Fig. 3

Phylogenetic analyses. a Cluster analysis of the point mutations in each cancer component. The mutation data were standardized and presented as a heat map. Column next to heatmap shows the mutated genes and amino acid changes. b The phylogenetic tree was constructed by an approach using the bootstrap. Branch lengths correlates with the number of nucleotide substitutions. Abbreviations: Non mut, non-mutated cells; Well, well-differentiated adenocarcinoma; Poor, poorly differentiated adenocarcinoma; Sarco, sarcomatoid carcinoma

Postoperative adjuvant chemotherapy was performed, but the patient developed lung and brain metastases and died of cancer 5 months postoperatively.

Discussion

Sarcomatoid carcinomas are carcinomas with sarcoma or sarcoma-like features. They are rare entities and are characterized by poor prognosis and resistance to conventional chemotherapy or radiotherapy. On evaluating the mutational profile of sarcomatoid cancer, Fallet et al. reported that the most frequently detected mutations were KRAS, EGFR, TP53, STK11, NOTCH1, NRAS, and PIK3CA [7].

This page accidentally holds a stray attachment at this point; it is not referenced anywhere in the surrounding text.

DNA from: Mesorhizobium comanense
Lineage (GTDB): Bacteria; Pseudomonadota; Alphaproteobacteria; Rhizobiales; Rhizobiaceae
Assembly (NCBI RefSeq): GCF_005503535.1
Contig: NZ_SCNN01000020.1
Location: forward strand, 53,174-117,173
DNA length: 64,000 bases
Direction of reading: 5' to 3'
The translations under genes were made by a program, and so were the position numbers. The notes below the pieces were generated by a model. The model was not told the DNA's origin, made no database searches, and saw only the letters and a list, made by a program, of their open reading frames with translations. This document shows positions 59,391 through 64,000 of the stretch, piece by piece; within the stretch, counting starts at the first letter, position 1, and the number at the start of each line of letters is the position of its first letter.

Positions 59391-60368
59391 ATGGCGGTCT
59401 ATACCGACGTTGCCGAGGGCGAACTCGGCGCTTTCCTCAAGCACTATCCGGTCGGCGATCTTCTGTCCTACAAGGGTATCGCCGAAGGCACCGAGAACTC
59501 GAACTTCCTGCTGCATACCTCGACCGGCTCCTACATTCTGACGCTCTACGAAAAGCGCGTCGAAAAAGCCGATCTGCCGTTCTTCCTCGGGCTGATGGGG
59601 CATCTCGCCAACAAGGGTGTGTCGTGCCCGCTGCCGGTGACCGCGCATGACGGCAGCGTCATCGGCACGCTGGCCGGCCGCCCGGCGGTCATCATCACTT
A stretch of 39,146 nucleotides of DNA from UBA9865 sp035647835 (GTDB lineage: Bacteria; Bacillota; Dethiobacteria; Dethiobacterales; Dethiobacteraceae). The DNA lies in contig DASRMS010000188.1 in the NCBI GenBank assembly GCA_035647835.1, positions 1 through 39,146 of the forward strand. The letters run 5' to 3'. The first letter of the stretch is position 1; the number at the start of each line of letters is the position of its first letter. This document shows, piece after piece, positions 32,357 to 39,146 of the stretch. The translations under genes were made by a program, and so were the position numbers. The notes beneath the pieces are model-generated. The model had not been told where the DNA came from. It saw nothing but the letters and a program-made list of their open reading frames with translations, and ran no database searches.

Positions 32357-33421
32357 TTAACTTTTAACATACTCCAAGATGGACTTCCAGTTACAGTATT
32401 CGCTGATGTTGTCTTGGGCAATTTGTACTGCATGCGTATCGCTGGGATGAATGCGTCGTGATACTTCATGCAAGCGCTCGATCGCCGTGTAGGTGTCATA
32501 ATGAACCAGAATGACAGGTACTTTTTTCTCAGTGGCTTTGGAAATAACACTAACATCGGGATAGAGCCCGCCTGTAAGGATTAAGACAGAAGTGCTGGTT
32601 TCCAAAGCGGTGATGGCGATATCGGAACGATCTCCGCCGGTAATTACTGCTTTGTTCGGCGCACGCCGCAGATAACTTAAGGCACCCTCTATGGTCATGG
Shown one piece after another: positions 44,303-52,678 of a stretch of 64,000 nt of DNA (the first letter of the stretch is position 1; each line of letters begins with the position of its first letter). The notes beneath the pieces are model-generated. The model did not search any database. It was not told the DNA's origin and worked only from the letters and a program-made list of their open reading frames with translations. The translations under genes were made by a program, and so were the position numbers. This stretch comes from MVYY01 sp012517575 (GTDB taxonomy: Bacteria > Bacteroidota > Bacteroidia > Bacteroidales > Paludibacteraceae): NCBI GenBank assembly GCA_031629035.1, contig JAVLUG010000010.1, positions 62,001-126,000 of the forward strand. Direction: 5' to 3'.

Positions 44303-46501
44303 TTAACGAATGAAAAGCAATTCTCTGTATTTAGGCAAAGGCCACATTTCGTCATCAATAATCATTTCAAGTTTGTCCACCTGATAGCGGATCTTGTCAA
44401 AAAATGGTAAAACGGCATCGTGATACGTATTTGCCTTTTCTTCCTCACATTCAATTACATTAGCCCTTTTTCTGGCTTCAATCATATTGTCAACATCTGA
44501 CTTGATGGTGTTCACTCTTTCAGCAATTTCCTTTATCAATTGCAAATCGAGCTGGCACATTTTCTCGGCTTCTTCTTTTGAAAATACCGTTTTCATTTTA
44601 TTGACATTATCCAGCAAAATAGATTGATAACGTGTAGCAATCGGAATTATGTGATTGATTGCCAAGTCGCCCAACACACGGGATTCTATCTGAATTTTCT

In our case, comparative genetic analysis of different histological areas revealed intratumoral homogeneity for some mutations. These concordant mutations across different sites reinforced the hypothesis that a single cell clone evolved and progressed later by addition of other mutations into different histological phenotypes, involving epithelial-to-mesenchymal transition. In portions B and C of the tumor, TP53 and KRAS mutations were found at high allelic fractions over 70%, which strongly indicates the incidence of allelic losses or amplifications of these genes.